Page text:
gough will not go quietly

Before gough became gough with a lower case g, he was David Gray, the son of a famous Australian comedian of the same name. Now, he’s the only legally blind person to have written, edited, directed and starred in a feature film unassisted. The feature, ‘I Will Not Go Quietly’, is gough’s autobiographical documentary depicting a life of fame, fortune, drugs, alcohol, disability and suicide. This 90-minute feature uses interviews with gough’s friends, family and a range of health professionals to educate and inform viewers of gough’s life, lived as a visually impaired man, and all the discrimination, woes and success experienced.

But this remarkable journey began long before the release of gough’s feature film, and it began with words, not moving images. He could never put the pen down as a kid, always writing little plays and stories at school. “It was just a passion for storytelling more than anything else,” gough says. “The best way to tell a story, I think, is in script form. Because I can’t see, I don’t read very often. I listen to audiobooks occasionally but I find novels too slow. Film scripts are such a concentrated narrative form and I found the best way to tell my stories was in this way.”

All gough’s work takes seed in a script, but if the funds to make it into a film aren’t available, he’ll develop them into novella form — again, another concentrated narrative form. His latest novella, ‘Vincent — Memoire of a Mad Man’ is loosely based on Vincent Van Gogh’s life but reimagined for a 21st century context. For example, instead of missing an ear, Van Gogh is deaf. Here we get to see how all gough’s work is imbued with highly intelligent and satirical interpretations of disability. This dark humour is evident in gough’s entire oeuvre. And it’s no wonder, as he takes great inspiration from the likes of Shaun Micallef, Mick Molloy, Kevin Bloody Wilson, and even Frank Oz of The Muppets. One of his greatest influences is American musical-comedian, Stephen Lynch.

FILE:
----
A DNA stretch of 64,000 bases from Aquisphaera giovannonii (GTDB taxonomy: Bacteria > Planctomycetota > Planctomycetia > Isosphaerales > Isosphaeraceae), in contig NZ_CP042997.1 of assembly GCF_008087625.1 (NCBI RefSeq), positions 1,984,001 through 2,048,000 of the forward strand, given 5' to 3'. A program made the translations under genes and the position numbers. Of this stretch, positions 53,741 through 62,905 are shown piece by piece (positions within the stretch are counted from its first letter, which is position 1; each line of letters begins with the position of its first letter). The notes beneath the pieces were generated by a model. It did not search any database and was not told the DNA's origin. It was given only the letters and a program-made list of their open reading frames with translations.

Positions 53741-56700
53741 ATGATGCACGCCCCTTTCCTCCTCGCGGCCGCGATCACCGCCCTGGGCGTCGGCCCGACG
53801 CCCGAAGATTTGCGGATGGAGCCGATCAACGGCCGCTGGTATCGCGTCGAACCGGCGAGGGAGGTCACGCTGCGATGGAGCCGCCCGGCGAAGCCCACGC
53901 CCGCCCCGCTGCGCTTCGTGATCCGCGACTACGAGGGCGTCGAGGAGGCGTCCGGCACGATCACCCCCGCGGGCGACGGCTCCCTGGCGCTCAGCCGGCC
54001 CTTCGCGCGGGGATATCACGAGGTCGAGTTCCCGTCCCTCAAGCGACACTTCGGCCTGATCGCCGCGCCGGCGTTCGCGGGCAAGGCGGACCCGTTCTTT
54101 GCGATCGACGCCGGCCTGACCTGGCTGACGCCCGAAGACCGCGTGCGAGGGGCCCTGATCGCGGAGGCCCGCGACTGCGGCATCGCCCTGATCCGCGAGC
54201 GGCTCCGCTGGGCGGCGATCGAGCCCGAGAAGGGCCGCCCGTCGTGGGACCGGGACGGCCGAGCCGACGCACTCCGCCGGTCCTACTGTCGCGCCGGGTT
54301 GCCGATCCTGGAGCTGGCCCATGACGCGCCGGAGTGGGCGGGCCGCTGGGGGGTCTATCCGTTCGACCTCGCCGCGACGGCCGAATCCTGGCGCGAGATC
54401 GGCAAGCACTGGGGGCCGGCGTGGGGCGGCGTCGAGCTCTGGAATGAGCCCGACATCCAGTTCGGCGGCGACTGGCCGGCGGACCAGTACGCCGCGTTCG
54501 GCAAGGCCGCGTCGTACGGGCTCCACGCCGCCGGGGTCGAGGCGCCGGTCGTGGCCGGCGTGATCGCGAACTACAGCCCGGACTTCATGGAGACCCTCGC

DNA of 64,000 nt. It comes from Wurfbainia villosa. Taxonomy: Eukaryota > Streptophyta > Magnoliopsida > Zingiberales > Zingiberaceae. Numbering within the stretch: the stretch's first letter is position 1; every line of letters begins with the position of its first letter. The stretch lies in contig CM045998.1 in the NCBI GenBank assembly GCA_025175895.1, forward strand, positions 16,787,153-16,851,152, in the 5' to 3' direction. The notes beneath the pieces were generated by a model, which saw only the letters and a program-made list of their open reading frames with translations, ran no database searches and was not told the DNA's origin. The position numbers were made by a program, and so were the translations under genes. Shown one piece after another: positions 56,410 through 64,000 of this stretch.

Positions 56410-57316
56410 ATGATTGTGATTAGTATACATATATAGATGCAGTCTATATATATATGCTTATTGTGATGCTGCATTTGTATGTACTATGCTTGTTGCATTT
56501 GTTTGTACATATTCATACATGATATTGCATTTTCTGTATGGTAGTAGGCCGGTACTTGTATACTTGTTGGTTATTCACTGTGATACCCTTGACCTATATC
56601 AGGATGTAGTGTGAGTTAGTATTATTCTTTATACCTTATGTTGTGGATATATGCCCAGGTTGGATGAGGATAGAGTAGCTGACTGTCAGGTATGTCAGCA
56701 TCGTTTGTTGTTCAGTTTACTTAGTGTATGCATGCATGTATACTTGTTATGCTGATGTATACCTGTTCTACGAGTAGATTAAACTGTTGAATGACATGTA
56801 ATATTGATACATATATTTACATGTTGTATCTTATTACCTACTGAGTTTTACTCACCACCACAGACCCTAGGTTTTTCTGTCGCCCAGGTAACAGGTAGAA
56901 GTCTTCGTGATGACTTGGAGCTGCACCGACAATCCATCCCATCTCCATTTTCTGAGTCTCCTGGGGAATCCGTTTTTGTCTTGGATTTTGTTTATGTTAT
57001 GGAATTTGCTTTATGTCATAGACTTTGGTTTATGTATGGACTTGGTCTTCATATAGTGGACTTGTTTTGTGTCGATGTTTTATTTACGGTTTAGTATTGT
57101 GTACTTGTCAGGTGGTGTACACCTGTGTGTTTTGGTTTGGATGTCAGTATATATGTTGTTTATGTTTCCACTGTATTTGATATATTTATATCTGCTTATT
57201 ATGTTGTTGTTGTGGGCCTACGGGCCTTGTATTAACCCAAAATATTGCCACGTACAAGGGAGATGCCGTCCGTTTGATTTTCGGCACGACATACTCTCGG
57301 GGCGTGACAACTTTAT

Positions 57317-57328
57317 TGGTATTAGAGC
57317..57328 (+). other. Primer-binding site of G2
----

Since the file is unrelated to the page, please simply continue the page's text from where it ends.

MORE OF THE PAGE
“Lynch is so brilliant,” gough says. “He considers himself a singer-songwriter, not a comedian. The music comes first, then the funny lyrics come later, almost as an afterthought.”

“I’m actually surprised more writers don’t direct their own work. No one knows the writer’s character better than the writer. The visual takes care of itself to a point, but the language and audio is the most important.”

If gough’s story is anything to go by, it’s clear there’s no difference between eyesight and insight. gough’s life and work proclaim that visual mediums are not solely dictated by the capacity to see. As it stands, gough and his Gold Coast-based production company, Beernuts Productions has produced 17 films (one feature and 16 shorts), nine audio downloads and five books (four novellas and one picture book). This kind of output counters any notion of disability.

Check out gough and Beernuts Productions at beernutsproductions.com, where all gough’s work is available for download. Image is also by Aaron Chapman.

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